In laboratory experiments bidding in first-price auctions is more aggressive than predicted by the risk-neutral Bayesian Nash Equilibrium (RNBNE) - a finding known as the overbidding puzzle. Several models have been proposed to explain the overbidding puzzle, but no canonical alternative to RNBNE has emerged, and RNBNE remains the basis of the structural auction literature. Instead of estimating a particular model of overbidding, we use the overbidding restriction itself for identification, which allows us to bound the valuation distribution, the seller's payoff function, and the optimal ...
Finance and Economics Discussion Series , Paper 2019-006

Working Paper
The Evolution of Scale Economies in U.S. Banking

Continued consolidation of the U.S. banking industry and a general increase in the size of banks has prompted some policymakers to consider policies that discourage banks from getting larger, including explicit caps on bank size. However, limits on the size of banks could entail economic costs if they prevent banks from achieving economies of scale. This paper presents new estimates of returns to scale for U.S. banks based on nonparametric, local-linear estimation of bank cost, revenue and profit functions. We report estimates for both 2006 and 2015 to compare returns to scale some seven ...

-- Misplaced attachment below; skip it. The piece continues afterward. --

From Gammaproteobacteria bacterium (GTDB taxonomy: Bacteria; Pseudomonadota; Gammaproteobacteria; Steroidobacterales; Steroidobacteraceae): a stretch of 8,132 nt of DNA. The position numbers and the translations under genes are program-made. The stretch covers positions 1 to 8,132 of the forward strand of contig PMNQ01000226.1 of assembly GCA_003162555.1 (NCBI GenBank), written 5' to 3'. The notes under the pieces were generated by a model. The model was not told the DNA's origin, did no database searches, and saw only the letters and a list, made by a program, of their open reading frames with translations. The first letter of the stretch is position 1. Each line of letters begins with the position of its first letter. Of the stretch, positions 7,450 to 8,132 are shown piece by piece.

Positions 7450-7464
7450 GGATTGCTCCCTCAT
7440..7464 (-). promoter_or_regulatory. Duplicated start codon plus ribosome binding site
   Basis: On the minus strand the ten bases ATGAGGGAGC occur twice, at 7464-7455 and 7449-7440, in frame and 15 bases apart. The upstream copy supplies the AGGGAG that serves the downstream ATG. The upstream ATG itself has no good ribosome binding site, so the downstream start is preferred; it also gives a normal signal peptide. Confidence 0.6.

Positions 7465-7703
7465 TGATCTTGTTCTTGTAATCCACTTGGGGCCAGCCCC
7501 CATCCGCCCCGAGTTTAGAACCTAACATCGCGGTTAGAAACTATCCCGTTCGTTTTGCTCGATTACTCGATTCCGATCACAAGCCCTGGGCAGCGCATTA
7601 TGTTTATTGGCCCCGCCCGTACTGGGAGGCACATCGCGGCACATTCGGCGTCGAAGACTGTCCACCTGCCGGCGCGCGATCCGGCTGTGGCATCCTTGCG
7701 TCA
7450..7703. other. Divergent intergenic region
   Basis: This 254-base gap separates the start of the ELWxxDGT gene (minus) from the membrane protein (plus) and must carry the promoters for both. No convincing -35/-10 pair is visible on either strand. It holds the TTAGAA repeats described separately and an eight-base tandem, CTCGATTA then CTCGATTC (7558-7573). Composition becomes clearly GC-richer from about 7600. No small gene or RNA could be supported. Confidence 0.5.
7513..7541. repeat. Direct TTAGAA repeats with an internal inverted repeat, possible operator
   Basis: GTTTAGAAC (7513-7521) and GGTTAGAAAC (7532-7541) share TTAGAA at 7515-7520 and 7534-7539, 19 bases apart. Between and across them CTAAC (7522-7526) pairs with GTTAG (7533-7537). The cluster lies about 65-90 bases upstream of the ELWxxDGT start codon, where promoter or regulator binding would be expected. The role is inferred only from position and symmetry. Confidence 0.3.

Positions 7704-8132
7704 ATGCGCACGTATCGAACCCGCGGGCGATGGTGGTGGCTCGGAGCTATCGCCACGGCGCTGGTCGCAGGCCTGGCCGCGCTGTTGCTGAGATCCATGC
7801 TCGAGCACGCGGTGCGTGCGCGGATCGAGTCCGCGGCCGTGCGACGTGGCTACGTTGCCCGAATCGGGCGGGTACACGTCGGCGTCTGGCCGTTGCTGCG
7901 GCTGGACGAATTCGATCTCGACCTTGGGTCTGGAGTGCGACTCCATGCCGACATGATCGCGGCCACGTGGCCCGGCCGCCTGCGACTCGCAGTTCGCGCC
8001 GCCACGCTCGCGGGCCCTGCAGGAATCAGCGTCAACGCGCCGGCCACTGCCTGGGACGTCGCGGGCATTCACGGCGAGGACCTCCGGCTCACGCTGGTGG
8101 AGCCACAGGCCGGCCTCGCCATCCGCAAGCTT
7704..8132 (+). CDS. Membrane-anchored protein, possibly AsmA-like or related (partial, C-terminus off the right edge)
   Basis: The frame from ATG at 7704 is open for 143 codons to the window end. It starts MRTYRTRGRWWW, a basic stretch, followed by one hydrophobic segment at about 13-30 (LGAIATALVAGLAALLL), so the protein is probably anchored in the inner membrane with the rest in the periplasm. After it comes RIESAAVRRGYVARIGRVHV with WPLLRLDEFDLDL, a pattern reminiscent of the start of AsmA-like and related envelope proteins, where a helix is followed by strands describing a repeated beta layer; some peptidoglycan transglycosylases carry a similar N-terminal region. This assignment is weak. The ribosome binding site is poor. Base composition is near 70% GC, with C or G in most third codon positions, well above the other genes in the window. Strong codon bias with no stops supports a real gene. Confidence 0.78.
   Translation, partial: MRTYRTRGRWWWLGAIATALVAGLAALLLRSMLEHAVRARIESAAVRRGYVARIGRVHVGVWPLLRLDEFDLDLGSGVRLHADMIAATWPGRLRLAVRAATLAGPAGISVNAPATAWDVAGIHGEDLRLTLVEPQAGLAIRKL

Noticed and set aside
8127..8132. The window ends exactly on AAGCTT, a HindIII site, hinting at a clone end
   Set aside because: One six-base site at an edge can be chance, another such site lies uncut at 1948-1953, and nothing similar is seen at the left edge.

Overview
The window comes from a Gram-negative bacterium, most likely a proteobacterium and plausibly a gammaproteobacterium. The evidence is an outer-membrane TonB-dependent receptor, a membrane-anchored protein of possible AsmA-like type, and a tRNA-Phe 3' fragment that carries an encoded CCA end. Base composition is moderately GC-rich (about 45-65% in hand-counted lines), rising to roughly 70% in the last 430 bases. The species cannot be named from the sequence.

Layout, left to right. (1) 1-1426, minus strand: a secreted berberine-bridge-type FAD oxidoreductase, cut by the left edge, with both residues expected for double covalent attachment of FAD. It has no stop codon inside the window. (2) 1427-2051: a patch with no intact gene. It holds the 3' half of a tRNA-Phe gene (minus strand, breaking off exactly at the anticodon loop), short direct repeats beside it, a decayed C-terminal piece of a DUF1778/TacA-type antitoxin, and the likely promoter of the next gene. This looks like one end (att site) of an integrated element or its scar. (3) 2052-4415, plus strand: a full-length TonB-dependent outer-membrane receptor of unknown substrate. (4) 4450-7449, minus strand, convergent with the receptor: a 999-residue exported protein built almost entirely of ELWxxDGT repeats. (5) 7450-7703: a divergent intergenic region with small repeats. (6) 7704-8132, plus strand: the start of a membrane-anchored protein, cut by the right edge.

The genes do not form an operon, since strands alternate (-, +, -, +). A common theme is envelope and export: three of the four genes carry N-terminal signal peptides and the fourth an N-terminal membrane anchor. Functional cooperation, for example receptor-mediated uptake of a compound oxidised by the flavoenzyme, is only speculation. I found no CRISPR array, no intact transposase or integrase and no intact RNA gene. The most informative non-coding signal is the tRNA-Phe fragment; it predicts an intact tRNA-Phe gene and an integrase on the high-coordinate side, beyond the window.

Working Papers , Paper 2015-21

Working Paper
Local Polynomial Regressions versus OLS for Generating Location Value Estimates: Which is More Efficient in Out-of-Sample Forecasts?